• Time travelers can get easily disoriented due to the intensity of the time travel experience. If they accidentally leave something (or someone!) behind in a different time, there no way for them to retrace their steps.

    B. Elapsed time

    Problem: Time travelers can't keep track of how long they have been in the past or future.

    • Time travelers want to keep tabs on the duration of their journey because pricing is based on duration. They need to know how much money they spent. They could end up stuck in the past or future if they don't have the funds for the return trip.

    • Time travelers need to see the elapsed time spent in the past or future because time spent in another era is equal to time spent out of the present. Time travelers need to know when to get back to the obligations of their daily lives.

    • Time travelers need to see the elapsed time spent in the past or future because visiting a different era for too long is harmful to their health.

    • Need to know where they should be at a given point in time within the context of an expensive 30-minute trip. Travelers will likely be going to more than one place during their journey. They will be precious about charting out their travel and they will base their itinerary off of the countdown clock.

    C. Return home

    Problem: Time travelers can't return to their time and place of origin.

    • Time travelers need to return to the present because space is no longer the only factor determining what you call home. People would not use the app if they cannot return home.

    • It’s really expensive to rescue time travelers who have gotten stuck on trips because they couldn’t remember precisely which date, time, and location they originated.

    • Time travelers may find themselves in an unsafe situation and need to quickly return home.

    D. New time destination

    Problem: Time travelers can't control when and where they are going.

    • Time travelers need to avoid certain places and times to protect themselves from the possibility of experiencing emotional and/or physical harm. The probability of ending up in a harmful place and time is too high to leave time travel up to chance.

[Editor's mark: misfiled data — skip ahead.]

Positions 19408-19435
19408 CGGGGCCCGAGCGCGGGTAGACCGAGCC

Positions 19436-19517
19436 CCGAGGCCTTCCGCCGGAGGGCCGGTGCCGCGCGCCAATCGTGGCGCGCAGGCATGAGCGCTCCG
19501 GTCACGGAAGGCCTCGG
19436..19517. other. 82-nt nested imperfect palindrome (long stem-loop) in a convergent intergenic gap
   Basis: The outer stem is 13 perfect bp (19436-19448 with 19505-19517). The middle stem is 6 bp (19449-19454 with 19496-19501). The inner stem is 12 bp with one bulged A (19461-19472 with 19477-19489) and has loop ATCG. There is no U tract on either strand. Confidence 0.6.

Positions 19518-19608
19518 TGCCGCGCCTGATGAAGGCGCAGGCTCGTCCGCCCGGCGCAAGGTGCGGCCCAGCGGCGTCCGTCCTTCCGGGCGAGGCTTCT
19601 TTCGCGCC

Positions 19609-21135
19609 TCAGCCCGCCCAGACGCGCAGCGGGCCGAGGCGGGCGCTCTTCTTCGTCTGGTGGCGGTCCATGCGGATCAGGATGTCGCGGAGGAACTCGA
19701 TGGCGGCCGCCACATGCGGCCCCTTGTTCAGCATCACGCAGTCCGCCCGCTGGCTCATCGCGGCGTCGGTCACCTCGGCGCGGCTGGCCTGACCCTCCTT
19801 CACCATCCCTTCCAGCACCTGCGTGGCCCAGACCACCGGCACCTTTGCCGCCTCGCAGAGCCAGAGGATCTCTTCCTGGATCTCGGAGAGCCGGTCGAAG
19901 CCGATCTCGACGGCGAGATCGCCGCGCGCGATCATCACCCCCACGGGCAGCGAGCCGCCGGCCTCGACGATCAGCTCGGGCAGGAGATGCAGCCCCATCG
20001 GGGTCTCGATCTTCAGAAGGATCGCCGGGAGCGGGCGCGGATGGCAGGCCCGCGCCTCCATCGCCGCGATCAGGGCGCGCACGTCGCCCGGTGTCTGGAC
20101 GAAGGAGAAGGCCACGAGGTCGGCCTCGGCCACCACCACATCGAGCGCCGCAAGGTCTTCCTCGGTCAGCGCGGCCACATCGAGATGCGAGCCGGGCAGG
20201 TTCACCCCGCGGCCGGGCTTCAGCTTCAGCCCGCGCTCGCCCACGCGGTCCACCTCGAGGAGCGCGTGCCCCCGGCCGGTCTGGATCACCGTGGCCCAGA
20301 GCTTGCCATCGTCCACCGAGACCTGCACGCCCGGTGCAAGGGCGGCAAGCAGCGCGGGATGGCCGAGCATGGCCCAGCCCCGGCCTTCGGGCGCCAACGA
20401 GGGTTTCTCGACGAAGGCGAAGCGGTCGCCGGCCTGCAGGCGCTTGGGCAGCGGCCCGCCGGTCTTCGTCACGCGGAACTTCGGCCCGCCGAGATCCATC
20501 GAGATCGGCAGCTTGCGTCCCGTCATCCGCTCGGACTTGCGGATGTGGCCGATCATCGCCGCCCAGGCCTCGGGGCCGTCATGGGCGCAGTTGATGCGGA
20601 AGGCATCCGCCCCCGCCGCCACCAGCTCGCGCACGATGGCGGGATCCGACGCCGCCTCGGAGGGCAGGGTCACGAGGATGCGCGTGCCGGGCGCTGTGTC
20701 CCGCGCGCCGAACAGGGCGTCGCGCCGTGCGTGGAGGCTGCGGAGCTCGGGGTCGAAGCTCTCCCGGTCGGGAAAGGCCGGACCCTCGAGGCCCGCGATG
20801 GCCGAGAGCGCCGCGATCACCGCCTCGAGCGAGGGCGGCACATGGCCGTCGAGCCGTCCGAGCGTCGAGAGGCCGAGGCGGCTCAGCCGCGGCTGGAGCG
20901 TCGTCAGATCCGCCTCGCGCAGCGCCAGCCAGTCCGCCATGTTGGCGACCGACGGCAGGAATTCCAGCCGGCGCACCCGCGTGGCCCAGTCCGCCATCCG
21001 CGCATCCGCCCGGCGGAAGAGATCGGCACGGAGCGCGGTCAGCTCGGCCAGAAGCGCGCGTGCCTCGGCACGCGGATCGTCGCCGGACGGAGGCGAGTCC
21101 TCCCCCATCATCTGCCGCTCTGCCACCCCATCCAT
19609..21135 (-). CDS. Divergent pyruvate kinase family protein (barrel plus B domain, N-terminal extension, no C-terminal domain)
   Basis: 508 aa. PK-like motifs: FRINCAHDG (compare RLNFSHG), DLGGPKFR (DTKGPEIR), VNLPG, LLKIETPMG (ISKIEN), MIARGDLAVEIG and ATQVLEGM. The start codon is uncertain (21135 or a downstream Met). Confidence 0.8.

• Time travel is very resource-intensive. Currently, time travelers can only take round trips (I.e. jump to a destination and return to the present). This makes it prohibitively expensive for travelers who have multiple stops to make on their journey.

    • When travelers are taking a trip to experience a famous or historical event, they often overshoot or completely miss an event because modern-day records are not always accurate and the current controls are too specific and require an exact date, time and coordinates.

  • Requirements as User Stories

  • Image Thumbnail
  • Design Inspiration

  • UX Concepts

  • Image Thumbnail
  • A. Past travel

  • Past Travel
  • Past Travel
  • We preserve our memories with pictures. The app prompts you to take photos at significant moments, stores images with a timestamp, and nests the images within the travel history interface. Similar to the memories feature in Apple Photos, users can view slideshows of their travels. "Apple Photos shows you photos of important events, people, places, and dates even before you begin typing in the search bar."

    Choose time travel destinations based on time and location metadata stored to photos in your phone to relive those memories.

  • B. Elapsed time

  • Elapsed Time
  • Elapsed Time
  • Users can create an interval timer to link to their time travel itinerary. The timer will notify where you need to be at a given point in time to witness the event you want to experience.

  • C. Return home

  • Return Home
  • Push notifications when your journey is nearing completion. Voice command for immediate return. "Hey Siri, return home."

  • D. New time destination

  • New Time Destination
  • New Time Destination
  • Setting a destination is the starting point for the app. The UI will be a combination of a map and calendar. People are more accustomed to searching for locations, rather than times, within the paradigm of travel. The home screen will be a map like Google Maps. A familiar interface is needed to bridge the gap to unfamiliar experiences.

  • Freehand
  • Wireframe v01
  • Wireframe v02 Wireframe v03


  • Credits

    • Christopher Newman